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Analysis: Singapore Airlines Buys 20 777-9Xs and 19 787-10s

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Analysis: Singapore Airlines Buys 20 777-9Xs and 19 787-10s

February 09
15:22 2017

SINGAPORE – Singapore Airlines ordered 20 Boeing 777-9Xs, and 19 787-10 Dreamliners this morning, boosting its portfolio of Boeing widebody jets on order to 69 (as compared to 62 Airbus widebodies). The order is technically a letter of intent (LOI) at the moment and includes 6 additional options for each of the 787-10 and 777-9X. The 787-10 orders include flexibility for Singapore Airlines to convert some of the orders to other 787 variants, and the order is worth nearly $13.8 billion based on present list prices. Applying the standard list price discounts offered by the large manufacturers, this works out to an actual price of $6.2-$9.0 billion paid by Singapore Airlines in the deal.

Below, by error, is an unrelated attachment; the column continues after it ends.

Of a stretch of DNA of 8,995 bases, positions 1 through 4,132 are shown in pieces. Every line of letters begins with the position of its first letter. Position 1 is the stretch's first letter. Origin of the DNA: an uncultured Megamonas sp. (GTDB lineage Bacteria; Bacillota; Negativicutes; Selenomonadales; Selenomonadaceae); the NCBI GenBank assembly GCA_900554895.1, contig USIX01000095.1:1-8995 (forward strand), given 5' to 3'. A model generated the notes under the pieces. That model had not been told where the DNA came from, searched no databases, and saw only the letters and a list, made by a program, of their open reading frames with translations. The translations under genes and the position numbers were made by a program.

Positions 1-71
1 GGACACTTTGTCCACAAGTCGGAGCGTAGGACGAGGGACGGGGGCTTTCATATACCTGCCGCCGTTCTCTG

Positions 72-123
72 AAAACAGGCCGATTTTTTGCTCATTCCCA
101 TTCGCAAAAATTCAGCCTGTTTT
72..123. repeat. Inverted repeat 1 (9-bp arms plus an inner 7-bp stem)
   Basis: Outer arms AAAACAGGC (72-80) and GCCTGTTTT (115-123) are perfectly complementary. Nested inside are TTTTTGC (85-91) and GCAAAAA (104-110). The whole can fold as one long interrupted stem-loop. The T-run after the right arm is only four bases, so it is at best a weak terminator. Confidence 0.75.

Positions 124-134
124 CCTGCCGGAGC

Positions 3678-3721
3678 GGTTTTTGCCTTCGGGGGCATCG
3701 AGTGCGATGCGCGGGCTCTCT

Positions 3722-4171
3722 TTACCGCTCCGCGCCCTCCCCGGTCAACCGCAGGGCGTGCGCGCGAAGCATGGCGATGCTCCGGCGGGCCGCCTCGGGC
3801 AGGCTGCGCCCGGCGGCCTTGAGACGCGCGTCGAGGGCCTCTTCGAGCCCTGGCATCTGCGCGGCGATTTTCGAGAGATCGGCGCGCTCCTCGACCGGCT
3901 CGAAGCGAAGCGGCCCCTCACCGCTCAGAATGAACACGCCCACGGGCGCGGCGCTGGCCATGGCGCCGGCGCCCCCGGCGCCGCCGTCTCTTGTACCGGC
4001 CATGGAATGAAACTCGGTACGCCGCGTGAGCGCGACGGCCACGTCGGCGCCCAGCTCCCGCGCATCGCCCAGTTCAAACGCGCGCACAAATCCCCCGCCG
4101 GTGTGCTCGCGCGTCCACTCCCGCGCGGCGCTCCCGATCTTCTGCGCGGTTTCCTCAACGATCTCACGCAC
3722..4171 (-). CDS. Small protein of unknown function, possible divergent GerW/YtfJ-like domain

Singapore Airlines logically wraps up the core pillars of its fleet replacement needs over the next decade

Singapore Airlines previously had 30 787-10s on order along with 57 Airbus A350-900s (with 10 already delivered) and 5 Airbus A380-800s. The A350 had been shaping up as the core of Singapore Airlines’ longhaul/mainline fleet, with missions ranging from A330 and 777-200/200ER replacement on medium haul flights to 777-300ER replacement and growth on long haul flights to spiritual succession of the A340-500 on ultra-long haul (ULH) nonstop flights to the United States. The A380, for which Singapore Airlines was the launch customer, had perhaps a less secure future with Singapore Airlines, as the current fleet of 19 (with one set to retired in October 2017) would appear to be enough to service Singapore Airlines’ network in an era of fierce competition from the Middle Eastern giants and rampant growth from Chinese carriers.